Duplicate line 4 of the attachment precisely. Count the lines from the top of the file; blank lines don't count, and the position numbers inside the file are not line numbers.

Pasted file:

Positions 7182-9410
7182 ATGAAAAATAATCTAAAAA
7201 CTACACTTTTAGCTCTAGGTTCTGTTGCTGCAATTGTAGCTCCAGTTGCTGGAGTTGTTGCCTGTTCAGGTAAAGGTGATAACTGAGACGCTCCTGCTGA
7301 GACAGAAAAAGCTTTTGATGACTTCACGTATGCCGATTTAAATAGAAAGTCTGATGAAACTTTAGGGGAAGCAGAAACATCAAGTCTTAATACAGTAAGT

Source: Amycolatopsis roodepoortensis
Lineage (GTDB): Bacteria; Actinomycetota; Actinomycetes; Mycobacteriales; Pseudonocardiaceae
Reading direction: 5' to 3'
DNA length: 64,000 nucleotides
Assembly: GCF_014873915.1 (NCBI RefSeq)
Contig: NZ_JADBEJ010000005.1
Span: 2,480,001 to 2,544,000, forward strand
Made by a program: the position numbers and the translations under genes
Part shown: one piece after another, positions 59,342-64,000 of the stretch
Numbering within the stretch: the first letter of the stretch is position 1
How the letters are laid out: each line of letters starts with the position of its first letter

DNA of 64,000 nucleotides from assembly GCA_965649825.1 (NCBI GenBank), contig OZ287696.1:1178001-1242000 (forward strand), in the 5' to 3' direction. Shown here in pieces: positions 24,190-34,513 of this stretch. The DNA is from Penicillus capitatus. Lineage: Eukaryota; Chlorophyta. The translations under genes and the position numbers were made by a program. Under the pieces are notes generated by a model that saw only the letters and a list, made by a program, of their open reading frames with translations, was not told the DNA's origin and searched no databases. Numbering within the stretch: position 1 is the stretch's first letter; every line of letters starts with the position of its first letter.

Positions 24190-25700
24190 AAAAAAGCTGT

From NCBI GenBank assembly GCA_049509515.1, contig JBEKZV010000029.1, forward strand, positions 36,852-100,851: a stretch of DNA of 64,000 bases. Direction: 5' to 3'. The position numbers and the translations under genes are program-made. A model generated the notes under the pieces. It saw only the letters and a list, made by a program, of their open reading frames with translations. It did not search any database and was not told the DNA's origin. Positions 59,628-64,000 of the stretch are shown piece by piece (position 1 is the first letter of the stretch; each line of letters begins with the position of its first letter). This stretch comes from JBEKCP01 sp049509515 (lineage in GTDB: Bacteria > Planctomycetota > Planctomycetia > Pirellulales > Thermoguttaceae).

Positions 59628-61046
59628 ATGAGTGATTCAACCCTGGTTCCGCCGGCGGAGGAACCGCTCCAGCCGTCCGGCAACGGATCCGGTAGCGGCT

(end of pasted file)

7301 GACAGAAAAAGCTTTTGATGACTTCACGTATGCCGATTTAAATAGAAAGTCTGATGAAACTTTAGGGGAAGCAGAAACATCAAGTCTTAATACAGTAAGT